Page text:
One problem is that WM only appear concerned with green house gas emissions and with what the IPCC calls ‘mitigation’ or reduction of these. WM haven’t yet caught up with critical climate science, which by now is deep into a serious discussion of ‘adaptation’ – how people such as farmers and herders in Tanzania are already spontaneously changing their livelihoods in ways that reduce the impacts of climate change (Wangui et al., 2012). The question of ‘climate justice’ has been discussed by geographers and others working ‘from the bottom up’ as a goad and counterpoint to Big Science’s ‘top down’ models for two decades or more (Agarwal and Narain, 1991; Adger et al., 2006; Pelling 2011; and many others cited in Fisher, 2012). Given their interests, concerns and the goal of their paper, it is odd that WM do not cite any of this literature!
    Only one-third of the references WM cite have anything to do with climate change, and a number of them are journalistic sources. They cite the IPCC once. They neglect to consider the IPCC’s massive study of climate change and extreme climate events, nicknamed the SREX study (IPCC, 2012). A number of geographers who have worked for years on natural hazards and disaster risk reduction contributed to this study.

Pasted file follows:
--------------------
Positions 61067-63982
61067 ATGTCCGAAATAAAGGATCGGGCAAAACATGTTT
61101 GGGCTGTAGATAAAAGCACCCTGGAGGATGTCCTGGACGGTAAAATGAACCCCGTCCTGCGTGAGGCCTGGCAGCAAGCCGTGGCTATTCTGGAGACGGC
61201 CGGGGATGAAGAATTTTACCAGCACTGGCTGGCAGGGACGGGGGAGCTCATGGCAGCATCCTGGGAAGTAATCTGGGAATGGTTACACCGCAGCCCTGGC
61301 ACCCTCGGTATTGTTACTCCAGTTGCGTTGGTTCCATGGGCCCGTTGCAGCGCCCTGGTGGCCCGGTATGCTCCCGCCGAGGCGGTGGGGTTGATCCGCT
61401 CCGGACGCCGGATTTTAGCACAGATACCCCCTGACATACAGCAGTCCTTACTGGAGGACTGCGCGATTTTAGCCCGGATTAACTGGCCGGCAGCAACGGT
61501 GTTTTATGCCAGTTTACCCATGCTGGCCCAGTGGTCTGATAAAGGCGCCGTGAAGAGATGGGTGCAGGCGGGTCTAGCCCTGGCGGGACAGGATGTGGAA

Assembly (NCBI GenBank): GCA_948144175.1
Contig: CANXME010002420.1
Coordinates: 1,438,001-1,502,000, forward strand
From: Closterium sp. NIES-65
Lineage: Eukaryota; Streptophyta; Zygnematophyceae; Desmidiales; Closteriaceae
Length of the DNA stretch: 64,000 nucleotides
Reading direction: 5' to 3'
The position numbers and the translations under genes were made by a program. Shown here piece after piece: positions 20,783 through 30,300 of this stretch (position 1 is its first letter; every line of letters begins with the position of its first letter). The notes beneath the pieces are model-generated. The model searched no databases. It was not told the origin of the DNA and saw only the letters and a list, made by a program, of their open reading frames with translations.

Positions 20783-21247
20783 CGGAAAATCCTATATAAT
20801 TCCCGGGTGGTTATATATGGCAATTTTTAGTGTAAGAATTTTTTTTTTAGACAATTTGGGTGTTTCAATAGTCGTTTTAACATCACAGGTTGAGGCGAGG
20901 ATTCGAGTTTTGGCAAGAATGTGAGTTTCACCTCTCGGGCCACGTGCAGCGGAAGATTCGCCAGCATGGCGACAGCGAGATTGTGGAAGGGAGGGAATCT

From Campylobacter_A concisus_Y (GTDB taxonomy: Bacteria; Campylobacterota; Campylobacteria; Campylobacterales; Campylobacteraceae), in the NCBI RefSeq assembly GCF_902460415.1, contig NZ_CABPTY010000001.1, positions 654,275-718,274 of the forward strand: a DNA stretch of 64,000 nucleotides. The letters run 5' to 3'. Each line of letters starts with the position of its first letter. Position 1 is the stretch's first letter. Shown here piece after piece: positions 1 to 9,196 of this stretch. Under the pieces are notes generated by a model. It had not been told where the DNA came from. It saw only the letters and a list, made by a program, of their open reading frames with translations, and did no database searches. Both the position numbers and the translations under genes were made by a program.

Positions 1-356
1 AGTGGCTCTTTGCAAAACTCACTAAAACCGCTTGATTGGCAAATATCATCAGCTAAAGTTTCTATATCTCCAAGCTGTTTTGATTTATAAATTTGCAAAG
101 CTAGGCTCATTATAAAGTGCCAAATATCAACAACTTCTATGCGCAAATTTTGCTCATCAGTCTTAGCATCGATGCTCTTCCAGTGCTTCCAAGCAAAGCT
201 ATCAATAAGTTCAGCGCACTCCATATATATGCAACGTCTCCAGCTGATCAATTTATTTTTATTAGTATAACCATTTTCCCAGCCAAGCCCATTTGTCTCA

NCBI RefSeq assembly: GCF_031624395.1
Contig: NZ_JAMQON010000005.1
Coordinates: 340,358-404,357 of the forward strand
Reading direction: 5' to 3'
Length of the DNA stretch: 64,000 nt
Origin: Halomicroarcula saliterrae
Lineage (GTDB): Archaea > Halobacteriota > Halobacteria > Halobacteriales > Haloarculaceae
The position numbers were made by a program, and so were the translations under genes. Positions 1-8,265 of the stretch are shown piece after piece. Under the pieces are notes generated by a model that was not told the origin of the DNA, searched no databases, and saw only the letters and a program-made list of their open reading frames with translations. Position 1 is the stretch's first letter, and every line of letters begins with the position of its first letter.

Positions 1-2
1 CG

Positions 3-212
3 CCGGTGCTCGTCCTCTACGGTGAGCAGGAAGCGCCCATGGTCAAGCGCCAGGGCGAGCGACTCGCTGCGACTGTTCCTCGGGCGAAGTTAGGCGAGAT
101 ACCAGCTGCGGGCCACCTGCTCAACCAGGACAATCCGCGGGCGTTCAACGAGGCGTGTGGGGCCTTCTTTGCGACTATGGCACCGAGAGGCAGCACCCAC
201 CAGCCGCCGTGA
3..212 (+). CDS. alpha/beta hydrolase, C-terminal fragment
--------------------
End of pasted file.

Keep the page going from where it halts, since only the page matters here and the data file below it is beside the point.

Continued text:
As a result of their serious reading of Hobbes, Schmitt, Benjamin and Agamben, WM seem to have neglected more pedestrian but empirically rich and vital reading. That would account for their neglect of ‘adaptation’ as a major path, one where considerable international finance has already been applied. ‘Muddling through’ is not as dramatic as Sci Fi scenarios – one great Climate Leviathan disciplining and punishing those who emit carbon beyond specified amounts or a new Mao who would be an even harsher and more ruthless Great Steersman of a micromanaged low carbon economy (Lindblom, 1959; Kay, 2009). Muddling through is what governments and people have done forever, and this is likely to be what one will see over the next 100 years. Consider governments that oversaw empires – various Chinese dynasties, the Persians, Incas, Alexander the Great, Romans and the British, to name a few. What forms of regulation did they use? Did they not bumble along from crisis to crisis including what Post has called The Great Last Subsistence Crisis in the Western World, referring to the way European governments responded to the poor harvests caused by Tambora volcano’s eruption in 1815 (Post, 1977)?